Movie producer and Hollywood executive Lisa Henson and her husband, artist Dave Pressler, are renovating the historic Venice bungalow compound that once belonged to Irvin Tabor, the onetime chauffeur and confidant of Venice founder Abbot Kinney.
That has drawn the ire of neighbors and some of Tabor's descendants, who protested the work over the weekend, questioning the project's permits and arguing that the compound—one of the first in Southern California developed by and for an African-American family—should be granted landmark status.
The California Coastal Commission, meanwhile, told Curbed that the work may have run afoul of its requirements for either a coastal development permit or a coastal exemption by the city of Los Angeles; it said it has referred the matter to the city for further action.
It all mystifies Henson, chief executive of The Jim Henson Co. and a producer of such films as Lethal Weapon and 1989's Batman. "I think there may be some kind of misunderstanding that it's being torn down," Henson told Curbed, adding that she and Pressler are fully aware of the compound's historical significance.
The couple purchased the 10,410-square-foot compound in December for $2.7 million, property records show.
By that time, Henson said, four of the eight bungalows had already been extensively remodeled and modernized. The work underway now is intended to bring the remaining four bungalows up to code and to match the previously renovated ones, she said.
"We're making the four cottages that were derelict essentially look pretty much like the four that were already renovated," Henson said. "And it does look ugly right now, because one of them is down to the studs ... And so I think maybe the neighbors are alarmed that they saw something that was ... really just a frame of what it used to be. But all the footprints will be the same as they have been historically."
Henson added: "It's not a historical restoration, because that would be an entirely different project. But they are being made to match the four that were previously renovated, and then the footprints of the whole property is the same, and the size of the cottages is the same. It's really modernizing them so they can look pretty and be liveable."
The goal is to rent out the bungalows, she said.
But neighbors are concerned about the extent of the renovations and the nature of the work permits.
Protest organizer Sue Kaplan told Curbed that the renovations "pull apart the basic structure of the original buildings." She has submitted an application for historic cultural monument status for the buildings.
Louisiana native Irvin Tabor (or Irving, as he was sometimes called) drove for Abbot Kinney, the cigar magnate who developed the neighborhood known then as the Venice of America at the turn of the 20th century, according to the Los Angeles Times. Tabor eventually became such a friend to Kinney that the developer deeded him his residence.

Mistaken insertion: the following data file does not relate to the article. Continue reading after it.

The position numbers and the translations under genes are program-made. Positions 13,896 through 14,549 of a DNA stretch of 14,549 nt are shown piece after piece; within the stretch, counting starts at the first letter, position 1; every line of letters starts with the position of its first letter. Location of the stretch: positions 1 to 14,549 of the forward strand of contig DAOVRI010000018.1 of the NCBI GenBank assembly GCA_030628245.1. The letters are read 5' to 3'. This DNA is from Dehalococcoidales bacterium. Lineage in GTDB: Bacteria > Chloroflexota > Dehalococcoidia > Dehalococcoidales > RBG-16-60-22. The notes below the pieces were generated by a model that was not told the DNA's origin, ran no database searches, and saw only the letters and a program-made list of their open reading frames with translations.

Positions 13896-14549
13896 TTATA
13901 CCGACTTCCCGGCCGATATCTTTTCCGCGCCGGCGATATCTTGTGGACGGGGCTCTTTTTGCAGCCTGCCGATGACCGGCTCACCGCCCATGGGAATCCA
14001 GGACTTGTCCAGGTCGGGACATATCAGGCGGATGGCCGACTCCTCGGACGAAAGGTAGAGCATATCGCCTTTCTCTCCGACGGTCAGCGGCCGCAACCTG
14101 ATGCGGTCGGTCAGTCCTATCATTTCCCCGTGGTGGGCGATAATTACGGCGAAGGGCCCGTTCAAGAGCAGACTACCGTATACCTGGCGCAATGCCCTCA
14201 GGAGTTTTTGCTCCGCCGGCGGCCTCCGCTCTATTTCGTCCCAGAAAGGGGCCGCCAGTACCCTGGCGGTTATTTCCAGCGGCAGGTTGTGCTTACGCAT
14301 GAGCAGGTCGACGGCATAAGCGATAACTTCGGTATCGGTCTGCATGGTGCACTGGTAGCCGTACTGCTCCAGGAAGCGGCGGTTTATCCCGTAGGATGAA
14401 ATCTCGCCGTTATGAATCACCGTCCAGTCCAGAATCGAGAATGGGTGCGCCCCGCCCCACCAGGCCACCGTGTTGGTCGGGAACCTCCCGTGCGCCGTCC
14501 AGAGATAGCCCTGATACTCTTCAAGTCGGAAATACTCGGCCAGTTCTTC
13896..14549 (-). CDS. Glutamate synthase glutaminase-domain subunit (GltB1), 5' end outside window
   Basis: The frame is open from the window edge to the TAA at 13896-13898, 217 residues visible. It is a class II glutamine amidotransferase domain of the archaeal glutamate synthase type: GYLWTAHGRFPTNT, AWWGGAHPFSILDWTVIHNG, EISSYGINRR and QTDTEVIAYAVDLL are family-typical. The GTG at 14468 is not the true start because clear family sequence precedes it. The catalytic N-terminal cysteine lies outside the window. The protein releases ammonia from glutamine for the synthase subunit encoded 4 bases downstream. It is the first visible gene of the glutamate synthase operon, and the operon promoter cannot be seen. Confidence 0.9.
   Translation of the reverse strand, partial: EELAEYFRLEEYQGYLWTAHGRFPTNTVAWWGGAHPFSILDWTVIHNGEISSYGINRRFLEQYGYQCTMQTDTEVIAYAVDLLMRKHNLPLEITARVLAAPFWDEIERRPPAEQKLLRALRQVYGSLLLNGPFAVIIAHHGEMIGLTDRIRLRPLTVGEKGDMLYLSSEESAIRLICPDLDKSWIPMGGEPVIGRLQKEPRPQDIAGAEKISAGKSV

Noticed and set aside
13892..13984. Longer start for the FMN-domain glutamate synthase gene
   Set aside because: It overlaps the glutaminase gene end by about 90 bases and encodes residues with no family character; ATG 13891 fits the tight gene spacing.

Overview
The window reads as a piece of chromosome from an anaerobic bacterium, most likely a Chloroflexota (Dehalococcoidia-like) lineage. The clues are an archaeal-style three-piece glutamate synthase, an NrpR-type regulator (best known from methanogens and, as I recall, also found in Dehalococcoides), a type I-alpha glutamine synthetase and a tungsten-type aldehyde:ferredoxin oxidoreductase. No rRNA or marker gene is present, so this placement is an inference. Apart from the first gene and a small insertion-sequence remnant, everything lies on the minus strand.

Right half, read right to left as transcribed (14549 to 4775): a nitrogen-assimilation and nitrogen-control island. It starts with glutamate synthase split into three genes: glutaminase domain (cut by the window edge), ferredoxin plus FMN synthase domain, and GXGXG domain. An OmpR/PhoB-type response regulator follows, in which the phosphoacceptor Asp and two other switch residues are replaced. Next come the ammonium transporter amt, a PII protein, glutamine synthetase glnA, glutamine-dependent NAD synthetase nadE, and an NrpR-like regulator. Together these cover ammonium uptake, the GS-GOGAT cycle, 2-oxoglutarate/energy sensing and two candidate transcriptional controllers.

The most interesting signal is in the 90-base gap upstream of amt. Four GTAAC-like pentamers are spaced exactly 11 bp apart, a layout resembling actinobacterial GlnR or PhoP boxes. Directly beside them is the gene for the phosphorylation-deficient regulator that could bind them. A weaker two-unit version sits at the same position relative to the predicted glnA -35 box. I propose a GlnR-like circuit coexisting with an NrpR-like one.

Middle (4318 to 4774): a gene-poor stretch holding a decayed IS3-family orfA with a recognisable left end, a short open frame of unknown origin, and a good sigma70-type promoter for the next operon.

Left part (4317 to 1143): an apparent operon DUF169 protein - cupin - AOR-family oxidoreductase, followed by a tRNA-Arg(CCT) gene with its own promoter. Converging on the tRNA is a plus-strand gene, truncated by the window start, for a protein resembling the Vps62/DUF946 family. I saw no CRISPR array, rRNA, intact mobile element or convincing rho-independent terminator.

But before that, Tabor built the compound of bungalows on Westminster Avenue in the Oakwood neighborhood, using wood from an old pier boat house and amusement park, and brought his family from Louisiana to live there.
"Irvin Tabor ... and his cousin, Arthur Reese, who was Abbot Kinney's designer, were instrumental in the building and the design of Venice of America," Kaplan said. "And it is extraordinary, because these two were African-Americans at a time when they were very limited in what they could do and where they could stay. And Irvin Tabor was one of the first African-Americans to buy property, and he bought it to house family, who were coming up from Louisiana to also work at Venice of America ... It was the first intentional African-American community in Los Angeles."
Because the compound is in the coastal zone, the Coastal Commission has a say in what work takes place, Noaki Schwartz, a spokesperson with the agency, told Curbed.
"In working with the city, we found that there was no coastal exemption or coastal development permit on file," Schwartz said. "The property owner obtained building permits from LA Department of Building and Safety, but they still need a coastal exemption or local coastal development permit from the city of Los Angeles Department of City Planning."
Schwartz added: "We received reports of demolition and referred the matter to the LA Department of City Planning. Upon our referral it appears city planning instructed [the department of building and safety] to inspect the site for compliance. Both determined that the work requires a coastal development permit."
It's unclear what happens next. A spokesperson for the city planning department told Curbed it had no record of the request from the Coastal Commission. A spokesperson for the building and safety department did not respond to Curbed requests for further information.
And Henson said she has heard from neither the commission nor the city about any further permits or inspections, nor has she received any request to halt work on the renovations.
"When that protest was happening, I had no idea there was any issue with this project," Henson said. "We were debating such mundane matters as whether the bungalows need air conditioners or not ... We had no idea there was any problem going on anywhere." But, she added: "We are law-abiding people, and whatever has to happen will happen."